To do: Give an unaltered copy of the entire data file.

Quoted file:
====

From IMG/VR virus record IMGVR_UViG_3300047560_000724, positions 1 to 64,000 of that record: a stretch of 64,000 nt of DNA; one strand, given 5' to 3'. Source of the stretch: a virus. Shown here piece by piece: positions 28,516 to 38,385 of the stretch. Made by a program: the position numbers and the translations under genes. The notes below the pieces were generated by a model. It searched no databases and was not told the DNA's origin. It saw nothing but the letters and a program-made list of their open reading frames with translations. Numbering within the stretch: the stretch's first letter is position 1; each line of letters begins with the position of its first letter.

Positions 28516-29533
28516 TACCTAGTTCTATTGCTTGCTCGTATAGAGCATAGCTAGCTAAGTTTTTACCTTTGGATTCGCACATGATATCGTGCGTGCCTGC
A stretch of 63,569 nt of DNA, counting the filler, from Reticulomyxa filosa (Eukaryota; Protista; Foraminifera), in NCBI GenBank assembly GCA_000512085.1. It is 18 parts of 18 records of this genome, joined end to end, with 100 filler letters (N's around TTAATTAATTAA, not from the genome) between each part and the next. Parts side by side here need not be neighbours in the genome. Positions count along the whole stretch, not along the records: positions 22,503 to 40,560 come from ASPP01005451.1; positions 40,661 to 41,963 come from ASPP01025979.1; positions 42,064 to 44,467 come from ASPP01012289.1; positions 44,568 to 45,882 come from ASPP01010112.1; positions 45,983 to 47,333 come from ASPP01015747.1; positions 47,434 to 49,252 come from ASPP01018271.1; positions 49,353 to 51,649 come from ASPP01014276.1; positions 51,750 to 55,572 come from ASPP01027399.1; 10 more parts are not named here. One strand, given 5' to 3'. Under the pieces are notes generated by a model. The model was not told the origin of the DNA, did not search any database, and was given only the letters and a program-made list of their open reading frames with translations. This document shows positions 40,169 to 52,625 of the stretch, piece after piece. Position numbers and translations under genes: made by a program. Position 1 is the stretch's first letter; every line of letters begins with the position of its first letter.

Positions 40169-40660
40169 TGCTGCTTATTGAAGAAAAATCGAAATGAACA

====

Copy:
From IMG/VR virus record IMGVR_UViG_3300047560_000724, positions 1 to 64,000 of that record: a stretch of 64,000 nt of DNA; one strand, given 5' to 3'. Source of the stretch: a virus. Shown here piece by piece: positions 28,516 to 38,385 of the stretch. Made by a program: the position numbers and the translations under genes. The notes below the pieces were generated by a model. It searched no databases and was not told the DNA's origin. It saw nothing but the letters and a program-made list of their open reading frames with translations. Numbering within the stretch: the stretch's first letter is position 1; each line of letters begins with the position of its first letter.

Positions 28516-29533
28516 TACCTAGTTCTATTGCTTGCTCGTATAGAGCATAGCTAGCTAAGTTTTTACCTTTGGATTCGCACATGATATCGTGCGTGCCTGC
A stretch of 63,569 nt of DNA, counting the filler, from Reticulomyxa filosa (Eukaryota; Protista; Foraminifera), in NCBI GenBank assembly GCA_000512085.1. It is 18 parts of 18 records of this genome, joined end to end, with 100 filler letters (N's around TTAATTAATTAA, not from the genome) between each part and the next. Parts side by side here need not be neighbours in the genome. Positions count along the whole stretch, not along the records: positions 22,503 to 40,560 come from ASPP01005451.1; positions 40,661 to 41,963 come from ASPP01025979.1; positions 42,064 to 44,467 come from ASPP01012289.1; positions 44,568 to 45,882 come from ASPP01010112.1; positions 45,983 to 47,333 come from ASPP01015747.1; positions 47,434 to 49,252 come from ASPP01018271.1; positions 49,353 to 51,649 come from ASPP01014276.1; positions 51,750 to 55,572 come from ASPP01027399.1; 10 more parts are not named here. One strand, given 5' to 3'. Under the pieces are notes generated by a model. The model was not told the origin of the DNA, did not search any database, and was given only the letters and a program-made list of their open reading frames with translations. This document shows positions 40,169 to 52,625 of the stretch, piece after piece. Position numbers and translations under genes: made by a program. Position 1 is the stretch's first letter; every line of letters begins with the position of its first letter.

Positions 40169-40660
40169 TGCTGCTTATTGAAGAAAAATCGAAATGAACA